It was a hard winter for the trees, too.
In particular the Siberian elms around Billings are struggling to bounce back after a winter that saw extended sub-zero temperatures, and before that, a particularly dry fall.
"A lot of them got knocked back pretty hard," said Steve McConnell, city forester for Billings. "You'd think a tree with Siberian in its name would do a little better."
The worst cold snap of the winter hit in February, which went on to become the second coldest February on record for Billings. And it hit fast. The high on Feb. 2 was 52. The high on Feb. 4 was 3 below.
In fact, February saw 19 days of below-zero temperatures — sometimes down into double digits. On six of those days the high never rose above zero. It was so cold that the sub-zero temperatures stretched into the first five days of March.
Before that, Billings had a warm, dry fall, which left the Siberian elms a little weaker than they normally would have been going into the winter.
The stress caused by the frigid weather started to appear in June as the elms struggled to bud and their leaves began to grow. The Siberian elms have what appear to be large, dead sections with no leaves, especially in their crowns.
Not all elms in town are Siberian elms, and McConnell said the only tree that seems to be affected by Billings' harsh winter is the Siberian.
For homeowners who wonder whether the elm on their property is a Siberian, a good indicator is the leaf. Siberian elm leaves are markedly smaller than the leaves of their cousin, the American elm, McConnell said.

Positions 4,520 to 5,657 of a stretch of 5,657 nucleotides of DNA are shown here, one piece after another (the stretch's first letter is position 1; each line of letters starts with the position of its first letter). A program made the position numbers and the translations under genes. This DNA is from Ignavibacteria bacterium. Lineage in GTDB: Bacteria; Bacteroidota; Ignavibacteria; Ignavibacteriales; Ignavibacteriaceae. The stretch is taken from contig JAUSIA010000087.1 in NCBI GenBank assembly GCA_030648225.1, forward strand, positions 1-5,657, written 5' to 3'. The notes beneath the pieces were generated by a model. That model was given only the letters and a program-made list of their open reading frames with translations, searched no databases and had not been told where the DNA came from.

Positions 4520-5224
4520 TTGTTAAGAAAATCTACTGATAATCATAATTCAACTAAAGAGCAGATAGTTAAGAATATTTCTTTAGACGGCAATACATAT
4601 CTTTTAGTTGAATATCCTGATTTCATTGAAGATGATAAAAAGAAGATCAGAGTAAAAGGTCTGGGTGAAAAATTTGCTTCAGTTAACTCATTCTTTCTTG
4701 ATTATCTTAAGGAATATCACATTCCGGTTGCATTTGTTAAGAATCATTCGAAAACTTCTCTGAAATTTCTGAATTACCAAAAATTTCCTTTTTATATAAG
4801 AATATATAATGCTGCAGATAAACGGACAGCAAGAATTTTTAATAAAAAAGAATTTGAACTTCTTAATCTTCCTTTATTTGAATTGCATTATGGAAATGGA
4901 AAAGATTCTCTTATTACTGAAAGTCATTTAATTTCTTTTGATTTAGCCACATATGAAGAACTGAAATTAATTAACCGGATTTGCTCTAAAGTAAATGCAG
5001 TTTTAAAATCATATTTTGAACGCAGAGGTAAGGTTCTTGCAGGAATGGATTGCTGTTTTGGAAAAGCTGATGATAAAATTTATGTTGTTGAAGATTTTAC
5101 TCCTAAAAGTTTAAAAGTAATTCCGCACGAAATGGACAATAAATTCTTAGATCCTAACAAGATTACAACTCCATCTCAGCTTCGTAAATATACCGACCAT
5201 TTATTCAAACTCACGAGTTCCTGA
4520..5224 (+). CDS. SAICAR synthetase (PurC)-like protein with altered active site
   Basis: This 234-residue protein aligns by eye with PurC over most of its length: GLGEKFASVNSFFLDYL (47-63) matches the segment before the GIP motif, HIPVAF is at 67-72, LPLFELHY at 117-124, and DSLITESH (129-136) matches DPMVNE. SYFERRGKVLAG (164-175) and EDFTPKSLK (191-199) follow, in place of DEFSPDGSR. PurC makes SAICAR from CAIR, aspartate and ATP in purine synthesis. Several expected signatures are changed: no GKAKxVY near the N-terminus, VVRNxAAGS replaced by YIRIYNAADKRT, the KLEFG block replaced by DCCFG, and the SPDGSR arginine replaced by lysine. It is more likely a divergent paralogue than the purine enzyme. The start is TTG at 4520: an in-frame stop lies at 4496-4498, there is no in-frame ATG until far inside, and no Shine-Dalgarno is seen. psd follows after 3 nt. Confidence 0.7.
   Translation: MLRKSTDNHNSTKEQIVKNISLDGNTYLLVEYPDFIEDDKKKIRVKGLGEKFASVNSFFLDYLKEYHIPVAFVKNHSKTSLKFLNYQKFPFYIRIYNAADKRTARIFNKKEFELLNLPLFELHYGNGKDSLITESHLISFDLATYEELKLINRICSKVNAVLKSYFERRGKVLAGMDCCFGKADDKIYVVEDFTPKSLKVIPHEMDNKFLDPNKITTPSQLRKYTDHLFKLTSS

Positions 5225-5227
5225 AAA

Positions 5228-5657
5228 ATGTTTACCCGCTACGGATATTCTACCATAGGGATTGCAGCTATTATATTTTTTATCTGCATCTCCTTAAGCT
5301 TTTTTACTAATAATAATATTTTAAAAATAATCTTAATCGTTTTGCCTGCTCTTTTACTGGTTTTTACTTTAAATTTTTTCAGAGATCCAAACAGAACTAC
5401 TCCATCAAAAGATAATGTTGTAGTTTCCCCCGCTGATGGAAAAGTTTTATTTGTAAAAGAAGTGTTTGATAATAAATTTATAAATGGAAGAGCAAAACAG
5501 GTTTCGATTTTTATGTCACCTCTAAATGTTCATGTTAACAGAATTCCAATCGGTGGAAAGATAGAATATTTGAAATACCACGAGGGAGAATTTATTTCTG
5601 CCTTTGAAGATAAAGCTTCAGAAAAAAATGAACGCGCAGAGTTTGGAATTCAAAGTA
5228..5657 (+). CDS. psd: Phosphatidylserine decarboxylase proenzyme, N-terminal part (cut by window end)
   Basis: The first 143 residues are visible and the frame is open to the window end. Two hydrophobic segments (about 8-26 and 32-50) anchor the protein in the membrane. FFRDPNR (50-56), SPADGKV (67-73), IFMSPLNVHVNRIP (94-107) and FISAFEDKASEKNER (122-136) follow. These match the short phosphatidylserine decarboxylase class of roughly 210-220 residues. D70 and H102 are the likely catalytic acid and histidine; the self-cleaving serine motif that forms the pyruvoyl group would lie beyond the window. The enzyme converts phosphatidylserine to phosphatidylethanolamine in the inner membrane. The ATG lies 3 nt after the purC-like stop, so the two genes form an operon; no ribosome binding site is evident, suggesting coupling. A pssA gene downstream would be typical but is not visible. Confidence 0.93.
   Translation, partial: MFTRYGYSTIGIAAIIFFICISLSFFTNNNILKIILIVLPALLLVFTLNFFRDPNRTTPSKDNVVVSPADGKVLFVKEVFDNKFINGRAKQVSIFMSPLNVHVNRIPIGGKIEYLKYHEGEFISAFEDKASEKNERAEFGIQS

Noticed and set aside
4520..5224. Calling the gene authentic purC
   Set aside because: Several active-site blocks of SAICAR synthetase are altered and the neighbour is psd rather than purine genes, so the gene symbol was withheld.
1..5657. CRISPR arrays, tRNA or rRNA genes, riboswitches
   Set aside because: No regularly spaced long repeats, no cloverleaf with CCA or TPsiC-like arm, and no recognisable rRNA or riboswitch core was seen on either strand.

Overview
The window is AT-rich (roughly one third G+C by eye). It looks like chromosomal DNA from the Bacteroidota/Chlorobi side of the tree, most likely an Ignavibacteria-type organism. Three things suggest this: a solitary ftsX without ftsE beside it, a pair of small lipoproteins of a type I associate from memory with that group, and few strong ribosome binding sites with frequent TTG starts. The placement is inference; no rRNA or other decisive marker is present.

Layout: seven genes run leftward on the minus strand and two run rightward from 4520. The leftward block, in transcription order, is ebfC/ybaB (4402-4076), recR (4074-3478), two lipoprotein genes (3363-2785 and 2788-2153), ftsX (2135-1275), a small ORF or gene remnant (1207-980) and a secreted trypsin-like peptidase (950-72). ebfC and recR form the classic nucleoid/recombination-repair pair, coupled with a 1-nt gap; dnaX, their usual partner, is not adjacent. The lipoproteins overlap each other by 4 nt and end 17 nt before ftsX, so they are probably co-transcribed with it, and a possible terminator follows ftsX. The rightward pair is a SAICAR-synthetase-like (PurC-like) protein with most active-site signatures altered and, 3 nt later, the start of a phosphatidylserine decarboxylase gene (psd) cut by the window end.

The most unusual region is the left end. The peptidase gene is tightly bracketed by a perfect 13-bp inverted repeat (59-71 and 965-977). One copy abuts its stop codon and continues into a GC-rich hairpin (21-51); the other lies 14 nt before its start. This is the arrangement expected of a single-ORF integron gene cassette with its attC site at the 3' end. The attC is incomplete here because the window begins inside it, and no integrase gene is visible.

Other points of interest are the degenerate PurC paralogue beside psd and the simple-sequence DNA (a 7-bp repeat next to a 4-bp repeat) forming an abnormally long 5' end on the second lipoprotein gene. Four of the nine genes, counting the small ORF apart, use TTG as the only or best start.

However, the best test might be just looking at the tree.
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"Right now you can tell 'cause it's the one that looks really bad," he said.
Siberian elms are invasive to Montana, and McConnell wouldn't mind seeing a few of them die off. The city doesn't plant them in the parks; they require more maintenance and aren't as majestic as the American elm.
However, they're fairly resilient.
"I think the trees that are afflicted will bounce back," McConnell said.
For the past few years the city has focused much of its forestry expertise on ash trees. The emerald ash borer has been infecting ash trees in the eastern and central United States; McConnell said it's a matter of when — not if — the pest comes to Montana.
"We're very concerned about it," he said. "And it's getting close."
To the northeast, Winnipeg, Manitoba, Canada has reported ash trees killed off by the ash borer; to the south, Boulder, Colorado, is dealing with it.
The threat comes from the ash borer beetle, which lays eggs on the tree's bark. When they hatch, the larvae bore into the tree, feeding on the systems that transport nutrients and eventually killing it.
About 20% of the trees on city property are ash, but most of that 20% is concentrated at Pioneer Park, Hawthorne Park, and the city cemetery, McConnell said.
The city has been most active there, protecting the healthy ash trees and replacing older or sick ones with different breeds.